Given the trends highlighted above, it’s easy to understand why IT departments are ramping up their security budgets - they’re guarding themselves against potential catastrophes. However, not every company is willing, or able, to funnel this kind of money into ensuring that their business operations are sufficiently protected.

As a result, cybersecurity investment is evolving into an unfortunate balancing act where companies settle for a level of risk they are willing to tolerate instead of trying to attempt the increasingly difficult task of sealing off every possible loophole.

Cybersecurity budgets - don’t know where to start?

Planning cybersecurity budgets is hard. Deciding exactly how much to spend against cybercriminals who are constantly evolving is like trying to shoot a moving target in the dark. But, if we take a cue from the average cybersecurity spend of US$2,700 per full-time employee, this will round out to $54,000 annually for an office of 20. Still, that leaves the conundrum of which solutions to spend that budget on.

Let’s consider three possible courses of action.

One, you seek guidance from cybersecurity consultants and internal specialists on the best combination of tools to meet your specific business needs. Most likely, you’ll be advised to make an inventory of all company data assets and subsequently calculate the fiscal worth of each inventory item. The next step would be to consider what security measures are necessary to comply with local data regulations, such as the Personal Data Protection Regulations of Singapore, for example. This should shore up a figure that can be toggled with until a desirable balance between the amount of money spent and the potential amount of money lost to cyberattacks is achieved.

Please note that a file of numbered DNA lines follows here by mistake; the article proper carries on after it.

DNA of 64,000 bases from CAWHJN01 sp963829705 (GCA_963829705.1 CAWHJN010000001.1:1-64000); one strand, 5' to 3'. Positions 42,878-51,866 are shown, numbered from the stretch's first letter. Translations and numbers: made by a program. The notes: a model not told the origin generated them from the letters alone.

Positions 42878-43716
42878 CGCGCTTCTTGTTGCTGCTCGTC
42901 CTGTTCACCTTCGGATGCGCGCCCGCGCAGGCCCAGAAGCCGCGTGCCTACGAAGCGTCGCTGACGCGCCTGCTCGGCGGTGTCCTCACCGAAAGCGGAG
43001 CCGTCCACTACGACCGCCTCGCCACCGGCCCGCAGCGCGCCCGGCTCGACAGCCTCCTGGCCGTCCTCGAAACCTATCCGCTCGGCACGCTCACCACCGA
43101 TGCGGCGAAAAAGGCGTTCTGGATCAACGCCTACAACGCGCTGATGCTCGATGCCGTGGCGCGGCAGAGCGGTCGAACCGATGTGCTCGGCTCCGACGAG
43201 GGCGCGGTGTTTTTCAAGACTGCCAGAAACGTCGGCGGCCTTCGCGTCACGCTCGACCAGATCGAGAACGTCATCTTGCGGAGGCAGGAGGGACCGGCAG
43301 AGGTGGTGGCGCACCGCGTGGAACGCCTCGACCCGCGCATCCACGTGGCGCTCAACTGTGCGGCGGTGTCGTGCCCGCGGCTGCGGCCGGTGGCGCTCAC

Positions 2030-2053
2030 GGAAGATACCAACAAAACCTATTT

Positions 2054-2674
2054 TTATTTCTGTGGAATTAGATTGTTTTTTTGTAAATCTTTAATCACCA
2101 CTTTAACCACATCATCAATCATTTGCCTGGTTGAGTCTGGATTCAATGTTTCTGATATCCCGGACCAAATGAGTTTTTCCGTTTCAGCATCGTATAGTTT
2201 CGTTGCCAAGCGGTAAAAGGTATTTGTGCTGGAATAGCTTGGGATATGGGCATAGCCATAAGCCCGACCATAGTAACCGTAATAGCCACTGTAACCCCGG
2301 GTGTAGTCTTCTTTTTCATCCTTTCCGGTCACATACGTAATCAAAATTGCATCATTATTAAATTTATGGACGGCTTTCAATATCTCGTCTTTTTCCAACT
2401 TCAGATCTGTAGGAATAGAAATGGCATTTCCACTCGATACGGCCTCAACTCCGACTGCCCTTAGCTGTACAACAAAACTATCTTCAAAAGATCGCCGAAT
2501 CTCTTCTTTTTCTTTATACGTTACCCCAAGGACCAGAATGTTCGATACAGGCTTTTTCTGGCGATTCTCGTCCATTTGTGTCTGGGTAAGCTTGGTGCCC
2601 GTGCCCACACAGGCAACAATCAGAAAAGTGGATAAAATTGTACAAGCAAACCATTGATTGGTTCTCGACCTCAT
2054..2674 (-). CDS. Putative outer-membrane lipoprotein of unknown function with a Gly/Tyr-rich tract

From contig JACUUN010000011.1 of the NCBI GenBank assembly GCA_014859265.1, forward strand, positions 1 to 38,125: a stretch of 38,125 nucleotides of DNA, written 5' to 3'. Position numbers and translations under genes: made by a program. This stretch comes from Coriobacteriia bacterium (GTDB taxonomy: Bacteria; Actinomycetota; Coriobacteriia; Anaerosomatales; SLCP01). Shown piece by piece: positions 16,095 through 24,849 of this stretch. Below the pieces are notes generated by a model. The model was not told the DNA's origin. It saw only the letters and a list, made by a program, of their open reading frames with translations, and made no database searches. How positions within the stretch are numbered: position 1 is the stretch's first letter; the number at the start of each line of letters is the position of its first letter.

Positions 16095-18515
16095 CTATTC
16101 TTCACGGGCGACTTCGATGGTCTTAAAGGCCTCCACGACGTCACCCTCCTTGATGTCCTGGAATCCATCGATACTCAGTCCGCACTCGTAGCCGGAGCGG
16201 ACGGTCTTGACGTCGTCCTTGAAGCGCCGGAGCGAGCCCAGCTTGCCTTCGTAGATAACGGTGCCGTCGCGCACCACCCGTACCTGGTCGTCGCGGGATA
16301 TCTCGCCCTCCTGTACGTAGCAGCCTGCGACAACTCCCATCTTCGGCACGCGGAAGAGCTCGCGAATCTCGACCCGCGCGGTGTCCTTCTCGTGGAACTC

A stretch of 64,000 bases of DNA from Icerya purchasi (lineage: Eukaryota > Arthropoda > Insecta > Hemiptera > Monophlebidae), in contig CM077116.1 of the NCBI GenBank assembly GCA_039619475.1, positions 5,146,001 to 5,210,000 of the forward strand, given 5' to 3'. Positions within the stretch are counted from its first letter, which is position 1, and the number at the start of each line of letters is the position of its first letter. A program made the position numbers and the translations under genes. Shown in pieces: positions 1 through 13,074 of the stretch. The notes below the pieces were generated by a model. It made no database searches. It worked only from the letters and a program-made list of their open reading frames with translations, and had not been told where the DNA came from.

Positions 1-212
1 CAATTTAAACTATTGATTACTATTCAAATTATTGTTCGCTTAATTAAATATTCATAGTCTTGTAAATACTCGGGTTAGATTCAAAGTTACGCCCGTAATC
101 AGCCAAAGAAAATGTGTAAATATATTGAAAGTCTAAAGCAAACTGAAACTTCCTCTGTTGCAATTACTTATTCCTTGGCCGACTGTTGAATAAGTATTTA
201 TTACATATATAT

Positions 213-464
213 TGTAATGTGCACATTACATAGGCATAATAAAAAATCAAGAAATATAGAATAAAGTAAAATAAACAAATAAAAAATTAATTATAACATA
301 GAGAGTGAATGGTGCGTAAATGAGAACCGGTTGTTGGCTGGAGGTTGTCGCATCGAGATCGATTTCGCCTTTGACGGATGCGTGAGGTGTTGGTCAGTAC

This can be extremely expensive and time-consuming, especially if you’re doing business in multiple territories with varying data privacy laws and regulations. Most companies, especially SMEs, won’t have the resources for this.